Design Covet | Bespoke Joinery Spotlight

  • Saint Antoine Apartment by Heju

    We explore design dexterity when it comes to bespoke joinery with six architects and designers from around the world. 

    Architect William Smart describes storage elements as a way to ‘dissolve’ traces of the everyday in the areas we use the most while maintaining their own unique character. As seen in his own home, when cleverly considered, bespoke joinery can rid spaces of clutter and contribute to an overall sense of calm.

    In this Design Covet, we explore a shortlist of designers who see storage and joinery as an opportunity to elevate a home’s interior, with consideration for material, craftsmanship and form.

    Smart Design Studio

    In our exclusive film exploring the architect’s own home, William Smart reflects on using ordinary materials inventively and creatively to emanate a sense of craft. As someone who favours a calm, monastic atmosphere, William has achieved a level of integration in the home’s joinery that conceals all technology and clutter with bespoke units. For example, running the length of the home is a simple and streamlined sideboard that also acts as a bench for varying uses in each space, as well as a coffee table that conceals the television when not in use. The firm also included wardrobes as a divider between the bedroom and the rest of the home, designed so that each door is a frame for William’s favourite artwork, a set of pieces from his pa.

    est living house caramel cjh studio 09

    House Caramel by CJH Studio | Timothy Kaye

    CJH Studio

    Australian design firm CJH Studio’s ethos is to balance functionality and beauty in design. One of the defining features of the studio’s work is their custom joinery design, which founder Cassie James-Herrick describes as an “absolute favourite” aspect of any interior. The designer’s experimentation with timber joinery forms, complemented by smooth handles, niches or pulls, creates a signature in homes such as House Caramel, House Fin and the Melbourne Home.

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    Monsieur G by Decus | Photography by Anson Smart


    One of our esteemed 10 Australian designers for 2023, Sydney-based interior designer Alexandra Donohoe Church explains the importance of details before looking at the bigger picture. “You may not have an appreciation for [the] small things when you first walk into a space,” she says, “but as you use the space, they’re things that you end up appreciating the most.” Her keen eye is evident in her extensive portfolio of Australian homes, inventing new ways to merge craftsmanship and tactility. In her recent project, Ultramarine, Alexandra approaches the home’s smooth walnut joinery with curves and grooves, incorporating storage as a defining interior element.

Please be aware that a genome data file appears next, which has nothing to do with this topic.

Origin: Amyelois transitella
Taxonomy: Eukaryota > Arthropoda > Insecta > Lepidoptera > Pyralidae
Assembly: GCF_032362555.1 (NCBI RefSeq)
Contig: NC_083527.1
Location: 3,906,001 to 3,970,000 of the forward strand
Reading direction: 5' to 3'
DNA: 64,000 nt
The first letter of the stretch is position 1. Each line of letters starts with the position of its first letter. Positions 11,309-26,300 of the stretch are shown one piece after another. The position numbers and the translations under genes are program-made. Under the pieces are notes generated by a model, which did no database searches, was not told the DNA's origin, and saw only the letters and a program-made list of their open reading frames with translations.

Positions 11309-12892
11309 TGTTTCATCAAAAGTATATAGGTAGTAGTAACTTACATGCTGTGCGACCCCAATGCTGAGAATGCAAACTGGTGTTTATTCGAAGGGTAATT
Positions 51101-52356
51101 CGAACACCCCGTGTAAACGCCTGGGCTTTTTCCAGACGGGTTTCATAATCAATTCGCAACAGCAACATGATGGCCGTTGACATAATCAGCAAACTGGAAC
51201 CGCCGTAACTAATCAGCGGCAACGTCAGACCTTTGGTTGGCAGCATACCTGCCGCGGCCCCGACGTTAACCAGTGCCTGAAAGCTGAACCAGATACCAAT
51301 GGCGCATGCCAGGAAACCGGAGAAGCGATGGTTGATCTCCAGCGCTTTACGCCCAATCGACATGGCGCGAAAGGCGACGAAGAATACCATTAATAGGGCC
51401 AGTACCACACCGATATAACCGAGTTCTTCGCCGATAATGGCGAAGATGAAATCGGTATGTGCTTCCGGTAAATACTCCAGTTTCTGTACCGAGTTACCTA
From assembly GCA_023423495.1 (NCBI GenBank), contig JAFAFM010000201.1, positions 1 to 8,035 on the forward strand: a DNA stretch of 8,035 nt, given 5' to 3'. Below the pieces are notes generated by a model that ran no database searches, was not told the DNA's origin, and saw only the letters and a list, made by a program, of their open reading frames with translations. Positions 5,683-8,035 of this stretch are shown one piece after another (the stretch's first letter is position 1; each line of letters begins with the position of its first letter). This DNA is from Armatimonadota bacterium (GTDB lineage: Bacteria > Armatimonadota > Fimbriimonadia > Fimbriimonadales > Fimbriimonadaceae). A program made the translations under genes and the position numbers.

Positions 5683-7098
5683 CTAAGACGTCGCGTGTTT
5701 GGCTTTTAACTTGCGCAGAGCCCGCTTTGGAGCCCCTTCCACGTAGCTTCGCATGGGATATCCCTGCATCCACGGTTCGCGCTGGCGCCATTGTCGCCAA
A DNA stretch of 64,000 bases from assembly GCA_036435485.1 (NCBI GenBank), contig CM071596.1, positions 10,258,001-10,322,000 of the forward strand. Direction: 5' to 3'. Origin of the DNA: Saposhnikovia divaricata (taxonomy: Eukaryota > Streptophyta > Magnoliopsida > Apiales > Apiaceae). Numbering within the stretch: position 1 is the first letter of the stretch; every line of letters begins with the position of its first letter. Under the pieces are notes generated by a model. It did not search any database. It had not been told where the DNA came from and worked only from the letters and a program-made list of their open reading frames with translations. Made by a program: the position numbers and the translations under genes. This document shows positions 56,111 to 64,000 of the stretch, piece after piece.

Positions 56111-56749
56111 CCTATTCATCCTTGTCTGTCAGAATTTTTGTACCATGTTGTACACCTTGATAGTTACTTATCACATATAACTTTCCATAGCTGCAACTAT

Framework Studio

    Framework Studio founder and creative director Thomas Geerlings describes the term ‘bespoke innovation’ as a ‘need’ for every project, reflecting their true determination to bring craftsmanship and originality to the fore. This manifests in the considered design of joinery throughout their portfolio. In particular, Can Brut’s custom kitchen melds new and vintage elements, wrapping the entire space in niched drawer units to let the oak, gunmetal and Travertino Romano materials take centre stage.


    Architects Hélène Pinaud and Julien Schwartzmann (“He”-“Ju”) blend Japanese and Scandinavian influences to bring light and tranquillity to small spaces. In their playful and innovative designs, Heju push the possibilities of joinery, creating minimalist interiors that maximise space. In the Saint Antoine Apartment, a staircase is suspended above the kitchen joinery, with the benchtop doubling as a landing. Heju’s unconventional yet effective design creates an open-plan dining and kitchen area and a living space with custom shelving. In their Appartement Bolivar project, Heju created an organic walkway connecting the living and dining space, with storage panes along the walls.

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